New member introduction: shrI Subhanu Saxena
Subhanu.Saxena at INTL.PEPSI.COM
Thu Aug 13 01:05:32 CDT 1998
With reference to Jaldhar Vyas's view that it is better to study one's
own Sakha, I certainly fall in the camp that it is better to study a
Sakha than no Sakha, Having been brought up in London, I had no
exposure to any veda Sakha's in my family beforehand. All I had was an
intense desire to study Veda and, as luck would have it I met a learned
scholar of Taittiriya Sakha. I consider my self extremely fortunate and
priviledged to have been given the training I received and I am
consistently heartened whenever I hear of anyone who has decided to
study Veda. I am afraid that I have become less parochial over the years
having now worked in a number of countries round the world. While it is
fine as a starting point to say "you should study your own Sakha", for
those of us who were not fortunate enough to be in that position to
begin with its a case of being grateful to be given the chance just to
study. In these modern times, the overrriding concern right now is
preservation of the tradition whenever and however we can.
Out of curiosity, I would be interested to know, Jaldhar Sahib, what
your Veda Sakha is. I presume from your message it is Sukla Yajur Veda.
> From: Jaldhar H. Vyas[SMTP:jaldhar at BRAINCELLS.COM]
> Reply To: List for advaita vedanta as taught by Shri Shankara
> Sent: Wednesday, August 12, 1998 10:14 PM
> To: ADVAITA-L at TAMU.EDU
> Subject: Re: New member introduction: shrI Subhanu Saxena
> On Wed, 12 Aug 1998, Anand Hudli wrote:
> > Speaking for myself, my family is from the shAkala shAkhA of the
> > R^ig Veda. I learnt some R^ig Vedic sUktas from two different
> > brahmins back in India while growing up. I probably would have
> > learnt more of the R^ig Veda had I stayed in India.
> Btw, I did not mean to imply that all South Indians are
> only that all Krishnayajurvedis are South Indian.
> > I think the Krishna Yajur Vedins are more numerous than followers
> > of the other vedas. Especially in the South, one can easily locate
> > a Krishna Yajur Vedin, but other Vedins are relatively fewer. For
> > instance, about 95% of the Brahmins in Andhra Pradesh are Krishna
> > Yajur Vedins, and they are still the majority in Tamil Nadu,
> > not an overwhelming majority as in Andhra. In
> > where I come from, one does find a relatively higher percentage of
> > Rg Vedins, especially but not exclusively, among MAdhvas. The big
> > loser is the Atharva Veda which has hardly any followers left in
> > India. Shri Chandrasekhara Saraswati, former Swami of the Kanchi
> > Math, writes in his book on the Vedas how hard it was for him to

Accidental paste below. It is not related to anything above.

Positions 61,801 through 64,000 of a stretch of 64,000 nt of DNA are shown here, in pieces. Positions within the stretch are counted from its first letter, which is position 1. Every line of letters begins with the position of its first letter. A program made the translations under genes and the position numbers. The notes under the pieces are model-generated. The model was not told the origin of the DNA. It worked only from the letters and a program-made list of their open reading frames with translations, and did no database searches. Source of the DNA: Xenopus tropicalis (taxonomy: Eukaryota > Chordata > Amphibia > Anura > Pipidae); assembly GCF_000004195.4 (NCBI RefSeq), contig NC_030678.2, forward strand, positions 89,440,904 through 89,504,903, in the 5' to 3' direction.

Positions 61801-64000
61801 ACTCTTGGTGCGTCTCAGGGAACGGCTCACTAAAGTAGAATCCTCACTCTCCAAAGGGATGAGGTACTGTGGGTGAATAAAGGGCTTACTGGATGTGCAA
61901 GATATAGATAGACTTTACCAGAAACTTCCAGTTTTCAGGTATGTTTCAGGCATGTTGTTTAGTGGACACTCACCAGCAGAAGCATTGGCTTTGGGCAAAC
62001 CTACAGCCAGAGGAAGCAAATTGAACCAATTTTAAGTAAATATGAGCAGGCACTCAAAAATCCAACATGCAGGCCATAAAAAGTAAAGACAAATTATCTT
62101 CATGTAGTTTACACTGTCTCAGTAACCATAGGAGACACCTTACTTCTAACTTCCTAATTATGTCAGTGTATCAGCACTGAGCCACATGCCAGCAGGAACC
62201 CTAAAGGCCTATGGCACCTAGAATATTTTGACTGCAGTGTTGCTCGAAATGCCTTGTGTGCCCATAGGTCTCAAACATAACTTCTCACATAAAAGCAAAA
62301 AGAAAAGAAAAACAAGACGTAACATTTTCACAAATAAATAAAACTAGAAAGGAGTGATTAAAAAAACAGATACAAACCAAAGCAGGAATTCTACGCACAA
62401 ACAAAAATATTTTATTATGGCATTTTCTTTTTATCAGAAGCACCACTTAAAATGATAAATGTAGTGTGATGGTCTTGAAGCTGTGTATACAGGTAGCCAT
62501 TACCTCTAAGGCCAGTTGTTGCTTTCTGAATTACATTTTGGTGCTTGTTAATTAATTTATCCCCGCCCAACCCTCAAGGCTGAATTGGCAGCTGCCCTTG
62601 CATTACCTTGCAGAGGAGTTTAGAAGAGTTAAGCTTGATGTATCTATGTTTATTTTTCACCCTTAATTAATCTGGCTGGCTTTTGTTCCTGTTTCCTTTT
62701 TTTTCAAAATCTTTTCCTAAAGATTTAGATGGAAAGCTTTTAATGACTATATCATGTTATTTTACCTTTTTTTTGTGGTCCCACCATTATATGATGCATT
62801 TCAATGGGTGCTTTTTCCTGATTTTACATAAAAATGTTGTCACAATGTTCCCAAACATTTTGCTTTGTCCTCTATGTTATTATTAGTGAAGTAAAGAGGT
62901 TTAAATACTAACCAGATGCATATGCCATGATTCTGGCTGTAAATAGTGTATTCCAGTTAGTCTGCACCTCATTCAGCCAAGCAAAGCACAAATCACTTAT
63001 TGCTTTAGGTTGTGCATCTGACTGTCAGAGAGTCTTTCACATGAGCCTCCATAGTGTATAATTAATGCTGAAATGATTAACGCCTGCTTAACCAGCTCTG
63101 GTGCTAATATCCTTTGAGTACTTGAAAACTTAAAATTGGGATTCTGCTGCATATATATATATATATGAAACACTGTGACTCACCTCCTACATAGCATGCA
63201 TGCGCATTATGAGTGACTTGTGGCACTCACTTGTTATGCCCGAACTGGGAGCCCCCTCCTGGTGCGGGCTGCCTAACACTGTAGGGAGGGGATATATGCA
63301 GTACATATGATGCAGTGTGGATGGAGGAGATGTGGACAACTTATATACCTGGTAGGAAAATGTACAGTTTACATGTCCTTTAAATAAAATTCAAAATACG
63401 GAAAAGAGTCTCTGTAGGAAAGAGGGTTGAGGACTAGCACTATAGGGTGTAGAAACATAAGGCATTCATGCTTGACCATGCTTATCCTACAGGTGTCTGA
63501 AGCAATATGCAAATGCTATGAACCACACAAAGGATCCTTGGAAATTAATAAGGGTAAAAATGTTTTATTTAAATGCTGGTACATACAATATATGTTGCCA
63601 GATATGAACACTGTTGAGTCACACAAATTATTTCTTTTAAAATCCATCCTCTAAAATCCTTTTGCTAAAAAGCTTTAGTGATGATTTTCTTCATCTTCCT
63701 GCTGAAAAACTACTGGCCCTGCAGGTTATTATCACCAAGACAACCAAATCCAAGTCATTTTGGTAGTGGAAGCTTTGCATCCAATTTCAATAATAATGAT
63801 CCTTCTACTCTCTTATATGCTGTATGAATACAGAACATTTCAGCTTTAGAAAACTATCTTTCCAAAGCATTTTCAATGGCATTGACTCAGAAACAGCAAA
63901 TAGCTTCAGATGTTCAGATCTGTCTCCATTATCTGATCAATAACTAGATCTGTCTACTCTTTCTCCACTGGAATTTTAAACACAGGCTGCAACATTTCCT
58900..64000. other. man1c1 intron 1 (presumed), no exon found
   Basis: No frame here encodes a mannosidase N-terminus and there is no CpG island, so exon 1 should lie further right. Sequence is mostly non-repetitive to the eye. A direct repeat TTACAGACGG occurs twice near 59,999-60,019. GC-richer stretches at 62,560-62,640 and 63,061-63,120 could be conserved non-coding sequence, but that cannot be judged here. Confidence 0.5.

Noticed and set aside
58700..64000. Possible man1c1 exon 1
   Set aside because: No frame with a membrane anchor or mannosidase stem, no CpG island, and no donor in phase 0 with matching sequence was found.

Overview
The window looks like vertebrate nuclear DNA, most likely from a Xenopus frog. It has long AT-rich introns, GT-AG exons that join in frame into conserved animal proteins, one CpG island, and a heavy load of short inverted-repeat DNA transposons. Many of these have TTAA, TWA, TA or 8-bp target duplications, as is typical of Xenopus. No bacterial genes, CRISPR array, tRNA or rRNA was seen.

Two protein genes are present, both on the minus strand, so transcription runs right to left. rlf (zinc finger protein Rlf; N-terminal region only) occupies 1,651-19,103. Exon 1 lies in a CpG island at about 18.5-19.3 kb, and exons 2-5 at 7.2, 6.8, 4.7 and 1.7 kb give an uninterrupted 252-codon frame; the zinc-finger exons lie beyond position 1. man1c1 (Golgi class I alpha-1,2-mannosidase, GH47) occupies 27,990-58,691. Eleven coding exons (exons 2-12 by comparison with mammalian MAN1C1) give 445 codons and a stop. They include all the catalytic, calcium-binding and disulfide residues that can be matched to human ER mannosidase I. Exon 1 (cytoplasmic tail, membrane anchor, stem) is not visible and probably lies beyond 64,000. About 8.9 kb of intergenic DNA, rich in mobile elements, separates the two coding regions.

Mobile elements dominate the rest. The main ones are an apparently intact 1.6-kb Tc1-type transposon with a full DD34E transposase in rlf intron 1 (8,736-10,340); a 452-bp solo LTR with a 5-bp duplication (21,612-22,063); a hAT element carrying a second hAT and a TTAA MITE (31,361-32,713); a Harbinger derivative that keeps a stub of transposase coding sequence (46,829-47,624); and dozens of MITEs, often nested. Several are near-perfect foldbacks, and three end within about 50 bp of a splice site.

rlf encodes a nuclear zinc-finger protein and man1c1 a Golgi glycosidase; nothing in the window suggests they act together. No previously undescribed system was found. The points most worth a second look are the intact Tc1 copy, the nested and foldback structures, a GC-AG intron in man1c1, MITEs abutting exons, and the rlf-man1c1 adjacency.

> > find an Atharva Veda scholar for the Vedic PAThashAla. He searched
> > and searched and finally found just one atharva vedin of the
> > Shaunaka shAkhA in Gujarat. The Swami then sent two young brahmin
> > boys to Gujarat so that they could learn the atharva veda. These
> > boys , now supposed to be middle-aged men, are resident scholars
> > of atharva veda at the Tirupati devasthAnam. Hopefully, they will
> > propagate the atharva veda to many disciples!
> Judging from the families I know, amongst Gujaratis it is about 80%
> Shuklayajurveda (Madhyandina Shaka), 15% Samavedis (Kauthuma Shakha),
> Rgveda. I don't know of any who study Atharvaveda. But the Bhagavata
> Vidyapitha (a pathashala in Gujarat) has trained students in
> I think I read in one of their publications that they have several
> shastris on staff who know it.
> As to why Yajuraveda in all its forms is the most popular (it has the
> shakas too), I think because it most closely follows the order of the
> Yajnas it is the most "practical". But the fact the other Vedas are
> still prevalent today shows our ancestors were concerned with duty as
> as practicality.
> > The Swami, in the same book, then goes on to formulate a theory
> > on how different Indian languages have different Vedic influences.
> > For example, in the languages Kannada and Marathi of Karnataka and
> > Maharashtra respectively, the letter "La" (not to be confuesd with
> > "la" appears) frequently. This, according to Shri Chandrasekhara
> > Saraswati, indicates the influence of the R^ig Veda on the
> > The R^ig Veda has many followers in this geographical region.
> > It is well known "La" occurs commonly in the R^ig Veda, as in
> > "agnimILe", "mR^iLA", etc. In a similar fashion, the Swami says,
> > the frequent occurrence of "Da" in Telugu is due to the influence
> > of the Krishna Yajur Veda. For example, "mR^iLA" in R^Ig Veda
> > "mR^iDA" in Krishna Yajur Veda. The Swami also gives explanations
> > for occurrences of distinguishing syllables in other languages.
> > The occurrence of "ja", for example, in North Indian languages,
> > is due to the influence of the Shukla Yajur Veda.
> This is an interesting theory and one which I believe has merit
> there are certaince small linguistic differences in Gujarati in
> different parts of Gujarat wich coincides with the level of study of
> people there.
> > Most of the South Indian priests that one sees in temples in the US
> > are indeed Krishna Yajur vedins. I have learnt (and am still
> > ) portions of the taittirIya samhitA/ AraNyaka/ upanishad from a
> > priest, Krishna Bhat, in this country.
> > To make a long story short, if one wants to learn the Vedas and
> > approaches a priest/scholar, the probability is high that he will
> > a Krishna Yajur Vedin.
> Amongst South Indians. Whereas amongst Gujaratis and North Indians
> Shastris are almost invariably Shuklayajurvedis.
> I was remarking to Subhanu that it is a duty to study ones own shakha.
> But whether it is better to study the "wrong" Veda rather than no Veda
> don't know. Let's hope we don't need to make such choices.
> Jaldhar H. Vyas <jaldhar at braincells.com>
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